Thursday, November 30, 2017

Wednesday, November 29, 2017

Refusing to be stuck in the past

"Some situations, places, hobbies, and people have expiration dates. As you grow and change, so do your needs. Staying in situations that no longer serve you will only keep you trapped or running in place. Give yourself permission to break free of what’s holding you back." ~Marc & Angel Hack Life

Gate in downtown Saugatuck / Cindy La Ferle

Tuesday, November 28, 2017

Staying in touch

"The single biggest problem in communication 
is the illusion that it has taken place.  ~ George Bernard Shaw

"Give me a call"

Vintage toy telephone / Cindy La Ferle


To view additional content on this blog, please visit the home page of "Things that make me happy."

Monday, November 27, 2017

Snail mail

"I love the rebelliousness of snail mail -- and I love anything that can arrive with a postage stamp. There's something about that person's breath and hands on the letter." ~Diane Lane

Cindy La Ferle

Sunday, November 26, 2017

Thoughtful people

"Let us be grateful to the people who make us happy. They are the charming gardeners who make our souls blossom." ~Marcel Proust

Flowers from George / Cindy La Ferle

To view additional content on this blog, please visit the home page of "Things that make me happy."

Saturday, November 25, 2017

Quiet desperation and the digital age

"A stereotyped but unconscious despair is concealed even under what are called the games and amusements of mankind."
~Henry David Thoreau, Walden

Red Oaks Nature Center / Cindy La Ferle

Last week I was talking to a friend who also has a love-hate relationship with her iPhone. Like me, she forgets to check it sometimes and has to be reminded to put the thing in her purse -- which seems to annoy other people. Not carrying a cell phone is now considered an act of civil disobedience.

We agreed that smartphones have totally changed the way we live, in positive and negative ways. Life has taken on a sense of immediacy like never before. With phone in hand, everything is at our fingertips, including a current list of showtimes at the local movie theater and a roster of friends we can contact on impulse any time we're bored or lonely. And yes, in a true emergency, a cell phone can be a lifesaver.

The way I see it, however, there's something OCD about folks who can't eat, drive, shop, or take a walk without texting, talking on the phone, or checking social media. If these people weren't such a hazard, I'd feel sorry for them.

Whenever I'm in the car, for instance, it's rare that I don't see drivers using cell phones. En route to the grocery recently, I made a point of watching other drivers each time I stopped at a traffic light. Three out of four were jabbering on cell phones or texting. I'm willing to bet these are the same clueless fools who've veered into my lane or nearly run me off the road more times than I can count on one free hand. No wonder the stats for serious traffic accidents are on the rise.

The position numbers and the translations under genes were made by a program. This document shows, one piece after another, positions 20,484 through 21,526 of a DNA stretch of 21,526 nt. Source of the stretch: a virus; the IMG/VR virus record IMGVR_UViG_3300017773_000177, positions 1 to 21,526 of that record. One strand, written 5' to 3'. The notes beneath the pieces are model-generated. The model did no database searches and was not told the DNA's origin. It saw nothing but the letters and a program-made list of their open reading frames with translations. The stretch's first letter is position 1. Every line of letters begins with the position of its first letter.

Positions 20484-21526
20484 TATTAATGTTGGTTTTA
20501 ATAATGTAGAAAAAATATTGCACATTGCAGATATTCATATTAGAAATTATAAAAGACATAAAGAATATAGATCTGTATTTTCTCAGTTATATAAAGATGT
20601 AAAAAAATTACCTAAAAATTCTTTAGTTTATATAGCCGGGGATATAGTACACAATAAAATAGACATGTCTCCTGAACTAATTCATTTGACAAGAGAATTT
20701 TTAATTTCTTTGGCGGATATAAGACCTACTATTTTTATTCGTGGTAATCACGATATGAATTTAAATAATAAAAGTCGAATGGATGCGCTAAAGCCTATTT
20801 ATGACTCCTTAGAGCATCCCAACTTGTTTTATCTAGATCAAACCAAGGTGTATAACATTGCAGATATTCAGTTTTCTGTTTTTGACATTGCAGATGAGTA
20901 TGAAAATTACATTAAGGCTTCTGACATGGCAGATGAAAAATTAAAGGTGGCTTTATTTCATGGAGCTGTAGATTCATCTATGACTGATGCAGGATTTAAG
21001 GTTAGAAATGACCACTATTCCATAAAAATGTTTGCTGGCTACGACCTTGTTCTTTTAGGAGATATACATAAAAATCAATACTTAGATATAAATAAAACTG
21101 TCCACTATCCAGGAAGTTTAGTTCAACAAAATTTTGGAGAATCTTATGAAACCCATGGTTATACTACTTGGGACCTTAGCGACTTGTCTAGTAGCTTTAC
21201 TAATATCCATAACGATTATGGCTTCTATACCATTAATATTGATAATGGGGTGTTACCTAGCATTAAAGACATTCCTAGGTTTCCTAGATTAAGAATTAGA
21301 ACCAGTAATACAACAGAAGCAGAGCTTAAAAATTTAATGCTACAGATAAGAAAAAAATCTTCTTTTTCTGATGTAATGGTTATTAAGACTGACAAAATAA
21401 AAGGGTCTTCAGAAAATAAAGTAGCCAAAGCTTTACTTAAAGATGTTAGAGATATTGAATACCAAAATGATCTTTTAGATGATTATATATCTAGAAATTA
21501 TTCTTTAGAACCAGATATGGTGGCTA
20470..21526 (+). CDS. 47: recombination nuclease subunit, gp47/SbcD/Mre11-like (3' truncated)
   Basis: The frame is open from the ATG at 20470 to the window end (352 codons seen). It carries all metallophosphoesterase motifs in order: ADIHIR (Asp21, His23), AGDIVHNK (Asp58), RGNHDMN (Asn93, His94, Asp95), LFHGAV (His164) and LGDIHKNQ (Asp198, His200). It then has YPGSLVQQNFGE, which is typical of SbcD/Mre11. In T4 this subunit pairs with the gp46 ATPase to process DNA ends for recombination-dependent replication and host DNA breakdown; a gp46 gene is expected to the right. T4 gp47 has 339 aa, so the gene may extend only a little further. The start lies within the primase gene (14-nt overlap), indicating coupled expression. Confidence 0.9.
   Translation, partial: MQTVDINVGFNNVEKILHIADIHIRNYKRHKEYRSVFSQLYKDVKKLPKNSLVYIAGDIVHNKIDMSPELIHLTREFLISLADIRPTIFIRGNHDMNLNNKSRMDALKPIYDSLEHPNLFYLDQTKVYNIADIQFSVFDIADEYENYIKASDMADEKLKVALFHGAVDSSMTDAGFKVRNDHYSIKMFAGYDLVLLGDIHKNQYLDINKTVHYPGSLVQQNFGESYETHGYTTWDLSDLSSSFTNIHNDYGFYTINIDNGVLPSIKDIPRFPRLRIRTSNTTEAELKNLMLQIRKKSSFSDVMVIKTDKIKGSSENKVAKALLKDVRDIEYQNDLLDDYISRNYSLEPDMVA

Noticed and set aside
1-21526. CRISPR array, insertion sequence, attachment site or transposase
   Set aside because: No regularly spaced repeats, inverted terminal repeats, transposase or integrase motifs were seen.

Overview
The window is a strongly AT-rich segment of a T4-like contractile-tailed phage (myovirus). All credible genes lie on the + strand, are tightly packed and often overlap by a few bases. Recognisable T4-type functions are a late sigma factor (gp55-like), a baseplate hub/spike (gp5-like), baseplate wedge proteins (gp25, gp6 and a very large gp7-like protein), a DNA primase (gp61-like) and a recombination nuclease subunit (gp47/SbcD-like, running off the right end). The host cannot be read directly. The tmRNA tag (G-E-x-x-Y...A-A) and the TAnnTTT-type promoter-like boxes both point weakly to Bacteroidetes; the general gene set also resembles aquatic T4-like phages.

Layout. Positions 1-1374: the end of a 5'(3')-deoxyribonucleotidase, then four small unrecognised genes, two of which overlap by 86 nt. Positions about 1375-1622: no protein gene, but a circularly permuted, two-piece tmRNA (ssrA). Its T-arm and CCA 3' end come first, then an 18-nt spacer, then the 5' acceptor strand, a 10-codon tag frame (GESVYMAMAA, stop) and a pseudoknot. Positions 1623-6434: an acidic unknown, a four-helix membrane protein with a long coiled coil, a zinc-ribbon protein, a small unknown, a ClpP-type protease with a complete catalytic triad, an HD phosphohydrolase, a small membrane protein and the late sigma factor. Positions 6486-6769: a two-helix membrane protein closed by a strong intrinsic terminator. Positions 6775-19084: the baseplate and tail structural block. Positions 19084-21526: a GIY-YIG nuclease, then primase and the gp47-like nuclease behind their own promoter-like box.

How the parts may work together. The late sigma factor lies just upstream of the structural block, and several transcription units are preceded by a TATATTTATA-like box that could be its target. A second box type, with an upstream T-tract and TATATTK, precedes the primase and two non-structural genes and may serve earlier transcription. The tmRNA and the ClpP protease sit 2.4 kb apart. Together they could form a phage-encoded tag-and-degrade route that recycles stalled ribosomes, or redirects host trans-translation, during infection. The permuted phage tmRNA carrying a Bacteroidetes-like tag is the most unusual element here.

Once I arrived at the market, I also noticed a few shoppers conversing on their cell phones -- as if selecting a can of vegetable soup in mindful silence was unthinkable.

Unlike my hero, Henry David Thoreau, I can't even take refuge in the woods to escape any of this. On the nature trail yesterday, several hikers on cell phones interrupted the tranquil sound of autumn leaves rustling on the path. 

Of course, I immediately thought of Thoreau's famous line about the mass of men leading "lives of quiet desperation." Then again, the desperation of modern life isn't remotely quiet. ~Cindy La Ferle

To view additional content on this blog, please visit the home page of "Things that make me happy."

Friday, November 24, 2017

Black Friday in perspective

"Sometimes we forget that the best things in life aren't things." ~Art Buchwald

Cindy La Ferle

Thursday, November 23, 2017

Giving thanks

"As we express our gratitude, we must never forget that the highest appreciation is not to utter words, but to live by them."

~ John Fitzgerald Kennedy

Pumpkin harvest at Brys Estate Winery, Old Mission Peninsula / Cindy La Ferle

Wednesday, November 22, 2017

Finding blessings to count

“In the moments we are awake to the wonder of simply being alive, gratitude flows, no matter our circumstances.”
 ~ M.J. Ryan
Gratefully Yours / Cindy La Ferle

This has been one of the most difficult years I can remember. On a personal level, too many dear people I know are grieving unspeakable losses or (like me) facing worrisome health challenges. Lately it feels as if we're all wandering through a bad dream -- and there's no plausible way to put a Norman Rockwell holiday spin on any of it.  

And unless you binge on nothing but Masterpiece Theater episodes, you can't watch much television without being shocked, disappointed, or completely disillusioned. It takes every ounce of fortitude I can muster to remain calm while staying reasonably informed of national politics and world news. 

In the midst of so much heartbreak and upheaval, I'm all the more grateful to the folks who've given me reason to believe there's still an abundance of hope, goodness, beauty, and light in this world. I'm blessed with the most loving family and supportive friends anyone could ask for, and I'm indebted to all of you

Wishing you many blessings of your own to count this Thanksgiving. ~CL


To view additional content on this blog, please visit the home page of "Things that make me happy."

Tuesday, November 21, 2017

Sharing our gifts

"When you are truly thankful, what do you do? You share." 
~W. Clement Stone

Cindy La Ferle

Monday, November 20, 2017

What good friends do

“We sometimes choose the most locked up, dark versions of our story. But what a good friend does is turn on the lights, open the window, and remind us that there are a whole lot of ways to tell the same story.” ~Shauna Niequist

For Debus / Cindy La Ferle

Sunday, November 19, 2017

Using what we have

"Today is a new day that has been handed to you for shaping. You have the tools, now get out there and create a masterpiece.”  ~Steve Maraboli

Vintage culinary equipment / Cindy La Ferle

Saturday, November 18, 2017

Being good for something

"Do not be too moral. You might cheat yourself out of much life. Aim high above morality. Be not simply good; be good for something." ~Henry David Thoreau

Maples at Meininger Park / Cindy La Ferle

Friday, November 17, 2017

Fall boots

"My optimism wears heavy boots and is loud." ~Henry Rollins

Cindy La Ferle

Among the many delightful things that make me happy in the fall are great boots -- lots of great boots. For me, boots aren't just essential footwear; they're works of art. If you've been following my posts for a while, you know that I love to photograph boots as much as I love to wear them.

Cindy La Ferle
I've been collecting all sorts of boots for years -- hiking boots, gardening boots, riding boots, suburban cowgirl boots, snow boots, walking-the-dog boots, and more.